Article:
The big shareholder groups in The Motor & General Finance Limited (NSE:MOTOGENFIN) have power over the company. Institutions will often hold stock in bigger companies, and we expect to see insiders owning a noticeable percentage of the smaller ones. I generally like to see some degree of insider ownership, even if only a little. As Nassim Nicholas Taleb said, 'Don’t tell me what you think, tell me what you have in your portfolio.
With a market capitalization of ₹640m, Motor & General Finance is a small cap stock, so it might not be well known by many institutional investors. Our analysis of the ownership of the company, below, shows that institutions are noticeable on the share registry. Let's delve deeper into each type of owner, to discover more about Motor & General Finance.
What Does The Institutional Ownership Tell Us About Motor & General Finance?
Institutions typically measure themselves against a benchmark when reporting to their own investors, so they often become more enthusiastic about a stock once it's included in a major index. We would expect most companies to have some institutions on the register, especially if they are growing.
Motor & General Finance already has institutions on the share registry. Indeed, they own 5.6% of the company. This can indicate that the company has a certain degree of credibility in the investment community. However, it is best to be wary of relying on the supposed validation that comes with institutional investors. They too, get it wrong sometimes. It is not uncommon to see a big share price drop if two large institutional investors try to sell out of a stock at the same time. So it is worth checking the past earnings trajectory of Motor & General Finance, (below). Of course, keep in mind that there are other factors to consider, too.
Hedge funds don't have many shares in Motor & General Finance. Looking at our data, we can see that the largest shareholder is Bahubali Services Limited with 21% of shares outstanding. With 12% and 5.1% of the shares outstanding respectively, Rajiv Gupta and Arti Gupta are the second and third largest shareholders. They also happen to be Chief Executive Officer and Member of the Board of Directors, respectively. That is, insiders feature higher up in the heirarchy of the company's top shareholders.
We also observed that the top 6 shareholders account for 51% of the register, with a few smaller shareholders to balance the interests of the larger ones to a certain extent.
Researching institutional ownership is a good way to gauge and filter a stock's expected performance. The same can be achieved by studying analyst sentiments. As far I can tell there isn't analyst coverage of the company, so it is probably flying under the radar.
Insider Ownership Of Motor & General Finance
The definition of company insiders can be subjective, and does vary between jurisdictions. Our data reflects individual insiders, capturing board members at the very least. The company management answer to the board; and the latter should represent the interests of shareholders. Notably, sometimes top-level managers are on the board, themselves.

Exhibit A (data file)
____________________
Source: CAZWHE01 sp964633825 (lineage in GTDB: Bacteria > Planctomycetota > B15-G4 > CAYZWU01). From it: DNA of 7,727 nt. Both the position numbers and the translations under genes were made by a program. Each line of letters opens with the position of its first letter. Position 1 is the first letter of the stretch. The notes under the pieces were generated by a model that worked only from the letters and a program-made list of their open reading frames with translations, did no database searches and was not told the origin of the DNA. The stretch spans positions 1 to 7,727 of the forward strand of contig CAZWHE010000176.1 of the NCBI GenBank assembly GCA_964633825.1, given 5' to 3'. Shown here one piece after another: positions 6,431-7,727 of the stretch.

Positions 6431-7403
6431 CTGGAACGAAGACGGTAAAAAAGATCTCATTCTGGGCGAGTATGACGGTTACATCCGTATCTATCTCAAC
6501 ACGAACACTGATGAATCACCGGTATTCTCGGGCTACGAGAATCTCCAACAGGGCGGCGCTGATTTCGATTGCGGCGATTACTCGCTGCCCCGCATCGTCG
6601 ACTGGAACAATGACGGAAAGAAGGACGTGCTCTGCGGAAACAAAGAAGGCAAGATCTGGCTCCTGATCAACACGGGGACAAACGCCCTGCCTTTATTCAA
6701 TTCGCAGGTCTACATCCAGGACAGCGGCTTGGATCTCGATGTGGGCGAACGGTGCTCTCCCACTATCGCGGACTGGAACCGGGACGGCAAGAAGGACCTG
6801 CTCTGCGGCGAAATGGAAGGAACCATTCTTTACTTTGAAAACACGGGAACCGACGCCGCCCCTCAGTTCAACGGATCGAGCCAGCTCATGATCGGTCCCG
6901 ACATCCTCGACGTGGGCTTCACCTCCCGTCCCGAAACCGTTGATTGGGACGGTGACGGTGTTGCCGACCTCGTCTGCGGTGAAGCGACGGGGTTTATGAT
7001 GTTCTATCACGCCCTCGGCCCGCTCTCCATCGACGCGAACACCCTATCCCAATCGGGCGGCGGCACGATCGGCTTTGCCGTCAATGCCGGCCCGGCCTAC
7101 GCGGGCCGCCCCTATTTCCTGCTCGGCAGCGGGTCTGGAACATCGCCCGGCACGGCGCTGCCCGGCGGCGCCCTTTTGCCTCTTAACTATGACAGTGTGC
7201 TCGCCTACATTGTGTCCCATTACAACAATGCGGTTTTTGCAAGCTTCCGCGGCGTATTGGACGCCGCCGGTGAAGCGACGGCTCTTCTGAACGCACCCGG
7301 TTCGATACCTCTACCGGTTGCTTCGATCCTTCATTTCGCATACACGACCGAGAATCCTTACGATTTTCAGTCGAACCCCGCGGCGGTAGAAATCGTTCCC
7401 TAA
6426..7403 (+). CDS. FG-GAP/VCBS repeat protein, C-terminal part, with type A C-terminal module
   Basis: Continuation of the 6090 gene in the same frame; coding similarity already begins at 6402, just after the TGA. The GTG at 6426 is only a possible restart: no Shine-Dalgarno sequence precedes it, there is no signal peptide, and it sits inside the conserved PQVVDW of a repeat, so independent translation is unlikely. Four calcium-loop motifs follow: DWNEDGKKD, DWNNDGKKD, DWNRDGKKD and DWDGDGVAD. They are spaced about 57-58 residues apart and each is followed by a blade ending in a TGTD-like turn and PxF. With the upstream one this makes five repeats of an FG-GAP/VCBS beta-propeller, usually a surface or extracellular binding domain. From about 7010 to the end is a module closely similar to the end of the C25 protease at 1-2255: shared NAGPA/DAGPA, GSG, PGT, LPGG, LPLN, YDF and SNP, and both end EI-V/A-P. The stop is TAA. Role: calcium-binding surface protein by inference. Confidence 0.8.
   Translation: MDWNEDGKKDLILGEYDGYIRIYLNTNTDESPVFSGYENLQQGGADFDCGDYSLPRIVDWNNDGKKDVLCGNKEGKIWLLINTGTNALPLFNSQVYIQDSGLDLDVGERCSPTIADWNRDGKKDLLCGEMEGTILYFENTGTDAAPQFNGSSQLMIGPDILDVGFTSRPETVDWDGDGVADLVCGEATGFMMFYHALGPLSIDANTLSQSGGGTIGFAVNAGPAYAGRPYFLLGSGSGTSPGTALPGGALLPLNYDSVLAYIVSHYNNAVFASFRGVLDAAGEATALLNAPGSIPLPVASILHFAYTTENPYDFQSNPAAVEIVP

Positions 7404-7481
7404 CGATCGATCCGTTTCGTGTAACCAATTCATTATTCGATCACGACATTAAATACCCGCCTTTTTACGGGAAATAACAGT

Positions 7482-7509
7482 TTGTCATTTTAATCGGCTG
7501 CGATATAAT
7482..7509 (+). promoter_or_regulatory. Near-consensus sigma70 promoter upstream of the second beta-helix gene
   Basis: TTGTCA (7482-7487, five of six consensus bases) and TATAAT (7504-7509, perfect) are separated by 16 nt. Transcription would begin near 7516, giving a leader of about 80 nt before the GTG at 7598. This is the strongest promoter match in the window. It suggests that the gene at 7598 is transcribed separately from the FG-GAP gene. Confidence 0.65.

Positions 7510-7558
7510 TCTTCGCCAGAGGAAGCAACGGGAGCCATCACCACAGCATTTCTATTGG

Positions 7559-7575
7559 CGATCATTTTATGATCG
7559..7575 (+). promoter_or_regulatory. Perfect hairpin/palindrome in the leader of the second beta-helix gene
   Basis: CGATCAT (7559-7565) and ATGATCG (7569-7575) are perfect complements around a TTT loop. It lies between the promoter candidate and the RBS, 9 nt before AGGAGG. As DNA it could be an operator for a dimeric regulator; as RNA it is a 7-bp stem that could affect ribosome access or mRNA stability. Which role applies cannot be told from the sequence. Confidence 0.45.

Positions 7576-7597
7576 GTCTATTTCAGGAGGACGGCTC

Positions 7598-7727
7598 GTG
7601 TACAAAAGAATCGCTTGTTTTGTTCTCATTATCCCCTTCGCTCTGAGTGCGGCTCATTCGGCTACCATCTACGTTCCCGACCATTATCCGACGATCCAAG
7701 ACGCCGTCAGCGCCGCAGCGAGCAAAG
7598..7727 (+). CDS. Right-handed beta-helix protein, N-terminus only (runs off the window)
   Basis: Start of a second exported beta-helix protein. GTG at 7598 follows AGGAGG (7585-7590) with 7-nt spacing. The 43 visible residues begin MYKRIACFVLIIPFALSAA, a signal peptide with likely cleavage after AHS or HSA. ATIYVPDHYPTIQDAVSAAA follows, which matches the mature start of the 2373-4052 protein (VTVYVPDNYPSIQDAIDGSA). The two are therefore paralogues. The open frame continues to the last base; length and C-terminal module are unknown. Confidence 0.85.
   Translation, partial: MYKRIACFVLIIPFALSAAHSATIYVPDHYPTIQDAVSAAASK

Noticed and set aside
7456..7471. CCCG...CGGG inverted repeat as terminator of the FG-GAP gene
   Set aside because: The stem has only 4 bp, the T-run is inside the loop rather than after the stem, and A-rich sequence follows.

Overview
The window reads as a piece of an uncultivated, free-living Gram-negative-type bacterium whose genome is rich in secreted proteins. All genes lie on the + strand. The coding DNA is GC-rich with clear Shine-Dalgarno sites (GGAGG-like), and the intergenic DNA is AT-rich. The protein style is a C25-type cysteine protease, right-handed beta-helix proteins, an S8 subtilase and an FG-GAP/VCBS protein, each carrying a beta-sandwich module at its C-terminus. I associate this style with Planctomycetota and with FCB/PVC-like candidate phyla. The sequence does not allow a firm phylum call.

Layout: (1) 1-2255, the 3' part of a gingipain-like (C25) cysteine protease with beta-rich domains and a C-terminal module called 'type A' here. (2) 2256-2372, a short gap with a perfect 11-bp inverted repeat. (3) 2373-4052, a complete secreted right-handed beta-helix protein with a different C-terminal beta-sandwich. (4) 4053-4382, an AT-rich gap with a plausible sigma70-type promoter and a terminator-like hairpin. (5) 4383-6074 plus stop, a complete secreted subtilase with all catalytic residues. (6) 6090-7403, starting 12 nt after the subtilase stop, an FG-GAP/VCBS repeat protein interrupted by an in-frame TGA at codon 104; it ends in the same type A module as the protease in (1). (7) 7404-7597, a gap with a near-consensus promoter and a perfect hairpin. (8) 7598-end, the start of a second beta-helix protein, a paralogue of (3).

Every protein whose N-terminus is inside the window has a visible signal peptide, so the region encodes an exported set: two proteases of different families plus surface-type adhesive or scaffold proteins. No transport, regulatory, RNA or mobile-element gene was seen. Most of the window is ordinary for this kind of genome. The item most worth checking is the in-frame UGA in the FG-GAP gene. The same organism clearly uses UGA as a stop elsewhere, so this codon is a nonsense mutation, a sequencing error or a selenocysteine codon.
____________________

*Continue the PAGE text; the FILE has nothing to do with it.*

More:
Insider ownership is positive when it signals leadership are thinking like the true owners of the company. However, high insider ownership can also give immense power to a small group within the company. This can be negative in some circumstances.
Our information suggests that insiders maintain a significant holding in The Motor & General Finance Limited. It has a market capitalization of just ₹640m, and insiders have ₹244m worth of shares in their own names. It is great to see insiders so invested in the business. It might be worth checking if those insiders have been buying recently.
General Public Ownership
The general public holds a 14% stake in MOTOGENFIN. This size of ownership, while considerable, may not be enough to change company policy if the decision is not in sync with other large shareholders.
Private Company Ownership
Our data indicates that Private Companies hold 37%, of the company's shares. Private companies may be related parties. Sometimes insiders have an interest in a public company through a holding in a private company, rather than in their own capacity as an individual. While it's hard to draw any broad stroke conclusions, it is worth noting as an area for further research.
I find it very interesting to look at who exactly owns a company. But to truly gain insight, we need to consider other information, too. For instance, we've identified 6 warning signs for Motor & General Finance (3 make us uncomfortable) that you should be aware of.
Of course this may not be the best stock to buy. So take a peek at this free free list of interesting companies.
NB: Figures in this article are calculated using data from the last twelve months, which refer to the 12-month period ending on the last date of the month the financial statement is dated. This may not be consistent with full year annual report figures.
If you spot an error that warrants correction, please contact the editor at email@example.com. This article by Simply Wall St is general in nature. It does not constitute a recommendation to buy or sell any stock, and does not take account of your objectives, or your financial situation. Simply Wall St has no position in the stocks mentioned.
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